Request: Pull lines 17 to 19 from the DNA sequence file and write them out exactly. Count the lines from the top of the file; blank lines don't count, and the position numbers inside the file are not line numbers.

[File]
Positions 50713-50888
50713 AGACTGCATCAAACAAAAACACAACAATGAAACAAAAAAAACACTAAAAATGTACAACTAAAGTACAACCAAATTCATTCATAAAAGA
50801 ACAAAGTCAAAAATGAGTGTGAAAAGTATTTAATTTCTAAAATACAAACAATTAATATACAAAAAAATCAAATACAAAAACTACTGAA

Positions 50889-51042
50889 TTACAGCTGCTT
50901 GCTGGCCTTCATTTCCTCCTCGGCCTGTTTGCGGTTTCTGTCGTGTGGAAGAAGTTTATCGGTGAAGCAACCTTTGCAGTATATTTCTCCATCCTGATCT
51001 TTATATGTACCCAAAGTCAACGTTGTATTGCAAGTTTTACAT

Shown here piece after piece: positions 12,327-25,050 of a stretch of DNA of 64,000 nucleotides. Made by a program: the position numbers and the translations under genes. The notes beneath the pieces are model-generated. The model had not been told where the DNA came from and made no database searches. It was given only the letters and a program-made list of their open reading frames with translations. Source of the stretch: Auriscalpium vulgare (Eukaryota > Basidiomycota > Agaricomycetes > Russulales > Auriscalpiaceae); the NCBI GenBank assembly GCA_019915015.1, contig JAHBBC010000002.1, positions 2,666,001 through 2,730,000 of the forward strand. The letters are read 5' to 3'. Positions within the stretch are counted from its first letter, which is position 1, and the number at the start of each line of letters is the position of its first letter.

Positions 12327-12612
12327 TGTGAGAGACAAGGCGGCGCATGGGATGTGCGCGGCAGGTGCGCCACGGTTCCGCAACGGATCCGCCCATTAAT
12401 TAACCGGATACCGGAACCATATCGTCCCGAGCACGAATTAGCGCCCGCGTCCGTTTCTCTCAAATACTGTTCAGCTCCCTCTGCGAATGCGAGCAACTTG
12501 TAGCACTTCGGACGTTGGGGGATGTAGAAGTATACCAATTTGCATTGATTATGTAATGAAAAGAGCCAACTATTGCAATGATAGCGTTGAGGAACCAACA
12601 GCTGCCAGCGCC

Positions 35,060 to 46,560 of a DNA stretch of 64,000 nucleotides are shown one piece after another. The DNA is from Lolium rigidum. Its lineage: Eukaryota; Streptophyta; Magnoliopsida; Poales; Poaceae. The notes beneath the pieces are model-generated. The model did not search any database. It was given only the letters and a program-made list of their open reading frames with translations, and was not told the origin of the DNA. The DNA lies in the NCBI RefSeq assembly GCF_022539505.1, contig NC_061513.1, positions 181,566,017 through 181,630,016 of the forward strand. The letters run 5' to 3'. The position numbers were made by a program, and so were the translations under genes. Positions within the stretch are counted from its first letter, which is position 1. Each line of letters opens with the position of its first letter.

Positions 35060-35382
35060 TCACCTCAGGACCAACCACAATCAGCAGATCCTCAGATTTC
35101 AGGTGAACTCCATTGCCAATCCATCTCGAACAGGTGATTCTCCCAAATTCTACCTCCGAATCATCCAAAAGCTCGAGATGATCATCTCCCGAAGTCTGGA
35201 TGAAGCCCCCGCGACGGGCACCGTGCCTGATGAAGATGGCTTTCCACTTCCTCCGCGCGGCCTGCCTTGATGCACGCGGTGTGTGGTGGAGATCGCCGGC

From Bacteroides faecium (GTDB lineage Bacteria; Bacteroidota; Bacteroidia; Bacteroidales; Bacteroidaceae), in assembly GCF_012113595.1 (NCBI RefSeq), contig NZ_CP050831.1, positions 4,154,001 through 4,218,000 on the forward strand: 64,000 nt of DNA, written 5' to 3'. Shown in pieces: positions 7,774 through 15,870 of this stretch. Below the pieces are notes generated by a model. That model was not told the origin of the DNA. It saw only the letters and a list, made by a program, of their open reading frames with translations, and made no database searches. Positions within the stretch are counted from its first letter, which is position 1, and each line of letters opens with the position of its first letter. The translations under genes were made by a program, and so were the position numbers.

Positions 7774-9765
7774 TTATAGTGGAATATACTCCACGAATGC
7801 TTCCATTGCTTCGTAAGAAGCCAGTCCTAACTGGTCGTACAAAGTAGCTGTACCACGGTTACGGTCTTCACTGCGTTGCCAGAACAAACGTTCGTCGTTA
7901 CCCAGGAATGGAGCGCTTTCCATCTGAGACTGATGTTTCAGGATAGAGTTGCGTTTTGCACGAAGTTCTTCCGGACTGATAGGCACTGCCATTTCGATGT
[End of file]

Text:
35101 AGGTGAACTCCATTGCCAATCCATCTCGAACAGGTGATTCTCCCAAATTCTACCTCCGAATCATCCAAAAGCTCGAGATGATCATCTCCCGAAGTCTGGA
35201 TGAAGCCCCCGCGACGGGCACCGTGCCTGATGAAGATGGCTTTCCACTTCCTCCGCGCGGCCTGCCTTGATGCACGCGGTGTGTGGTGGAGATCGCCGGC

From Bacteroides faecium (GTDB lineage Bacteria; Bacteroidota; Bacteroidia; Bacteroidales; Bacteroidaceae), in assembly GCF_012113595.1 (NCBI RefSeq), contig NZ_CP050831.1, positions 4,154,001 through 4,218,000 on the forward strand: 64,000 nt of DNA, written 5' to 3'. Shown in pieces: positions 7,774 through 15,870 of this stretch. Below the pieces are notes generated by a model. That model was not told the origin of the DNA. It saw only the letters and a list, made by a program, of their open reading frames with translations, and made no database searches. Positions within the stretch are counted from its first letter, which is position 1, and each line of letters opens with the position of its first letter. The translations under genes were made by a program, and so were the position numbers.